Thursday, March 29, 2007

Come the Revolution

While checking out the SportsFilter site the other day, I came across this critique of March Madness by former New York Times columnist Robert Lipsyte. While Lipsyte mostly rehashes criticisms of the NCAA tournament and big-time college sports in general that have become clich├ęs over the years, there's a bombshell in the last paragraph.

According to Lipsyte, he once mentioned to hoops godfather Sonny Vaccaro that his fantasy was that the two teams slated to play in the NCAA championship would tell officials right before the game that unless each player received $50,000, the teams would not play. Vaccaro responded that this came very close to happening a few years ago. In fact, according to him, one team had "t-shirts and statements" ready to go. They were apparently upset in the semifinal, so this never came off. Vaccaro didn't identify the team, saying that it was "their story to tell."

Now, I certainly can't vouch for Vaccaro's credibility, and a lot of basketball people think he's the devil incarnate. But I guess the credibility of his story doesn't matter to me--even if he was just blowing smoke up Lipsyte's ass, it's still one of the best ideas I've ever heard. I think it's criminal that everybody makes huge money off of big-time college sports except for the people who play them. If any team actually had the courage to do something like this, I think it would the kind of earth-shaking event that people would ultimately compare to Curt Flood's decision to fight the reserve clause.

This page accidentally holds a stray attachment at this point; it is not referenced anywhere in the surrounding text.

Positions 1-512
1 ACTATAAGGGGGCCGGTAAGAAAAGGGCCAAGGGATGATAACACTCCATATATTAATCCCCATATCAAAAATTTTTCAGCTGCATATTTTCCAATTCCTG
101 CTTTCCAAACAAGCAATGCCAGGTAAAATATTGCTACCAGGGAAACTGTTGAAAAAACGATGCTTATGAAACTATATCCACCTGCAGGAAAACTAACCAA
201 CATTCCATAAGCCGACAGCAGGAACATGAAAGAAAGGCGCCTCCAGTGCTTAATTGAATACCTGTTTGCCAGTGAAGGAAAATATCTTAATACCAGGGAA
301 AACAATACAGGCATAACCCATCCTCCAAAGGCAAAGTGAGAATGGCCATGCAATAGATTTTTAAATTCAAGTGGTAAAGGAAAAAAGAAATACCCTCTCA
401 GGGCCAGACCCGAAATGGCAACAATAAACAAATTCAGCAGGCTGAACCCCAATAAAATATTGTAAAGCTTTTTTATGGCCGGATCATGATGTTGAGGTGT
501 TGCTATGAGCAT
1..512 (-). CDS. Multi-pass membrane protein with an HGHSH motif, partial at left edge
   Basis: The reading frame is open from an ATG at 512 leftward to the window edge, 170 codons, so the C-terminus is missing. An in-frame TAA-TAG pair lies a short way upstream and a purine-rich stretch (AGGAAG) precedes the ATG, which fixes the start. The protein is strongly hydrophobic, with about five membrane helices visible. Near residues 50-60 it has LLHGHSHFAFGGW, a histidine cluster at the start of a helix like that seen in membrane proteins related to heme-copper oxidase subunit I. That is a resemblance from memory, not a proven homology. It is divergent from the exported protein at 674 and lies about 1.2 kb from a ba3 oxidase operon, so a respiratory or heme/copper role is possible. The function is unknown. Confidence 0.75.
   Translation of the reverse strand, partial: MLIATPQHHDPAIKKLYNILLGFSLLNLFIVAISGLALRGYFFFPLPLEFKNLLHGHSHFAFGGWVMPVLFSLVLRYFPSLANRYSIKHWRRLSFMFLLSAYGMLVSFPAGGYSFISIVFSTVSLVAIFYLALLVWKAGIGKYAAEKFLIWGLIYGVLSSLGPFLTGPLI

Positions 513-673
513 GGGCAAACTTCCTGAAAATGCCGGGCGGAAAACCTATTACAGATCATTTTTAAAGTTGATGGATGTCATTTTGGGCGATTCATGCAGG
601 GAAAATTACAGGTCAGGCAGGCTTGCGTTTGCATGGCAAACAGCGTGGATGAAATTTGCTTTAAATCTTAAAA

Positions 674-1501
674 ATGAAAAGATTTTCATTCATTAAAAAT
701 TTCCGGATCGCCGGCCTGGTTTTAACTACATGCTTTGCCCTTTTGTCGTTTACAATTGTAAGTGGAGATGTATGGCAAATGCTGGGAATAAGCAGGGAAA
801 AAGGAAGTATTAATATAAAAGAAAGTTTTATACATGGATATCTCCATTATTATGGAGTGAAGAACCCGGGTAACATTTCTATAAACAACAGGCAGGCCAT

Oh sure, the chattering classes would probably react to something like this as further evidence of the growing rot in college athletics, and wax nostalgic for a more innocent time that never really existed in the first place. But despite that likely reaction, I've got a feeling that once somebody stood up to the tyranny of the NCAA and the college sports establishment, the world of college sports would change pretty quickly, and for the better. Why? Because for the first time, we'd all be living in a reality based community when it comes to college athletics.

Acknowledging that college sports at their highest levels are big business and should be subject to the same rules as any other business is infinitely preferable to the current regime. At the very least, openly paying athletes for their services would put an end to the cynical expressions of "shock" from big time coaches and athletic departments who discover that their star players are receiving "improper benefits" from boosters. It would also end the injustice of meting out severe punishment to the athletes involved in these scandals, while allowing the schools and coaches to escape responsibility for them. Last but not least, paying players would allow us to retire the Orwellian doublespeak that plagues college sports, most notably the use of the the absurd term "student-athlete."

The problem is that the current system works well for everybody except the 18 year olds who make it run. Until they force change, there won't be any. Final Four players of the world, unite! You have nothing to lose but your chains.

1 comment:

peter said...

I agree. It would be cool if OSU gets to the final for even just Oden to do refuse to play without being paid big money. Of course if he did that alone he'd be raked over the coals for letting his team mates down, so it probably would require a unanimous team to hope to have the kind of impact you're writing about. How much did Oden have to pass up this year that he would have gotten had the NBA allowed him to turn pro? How much is Ohio State raking in? How much is Thad Matta being paid?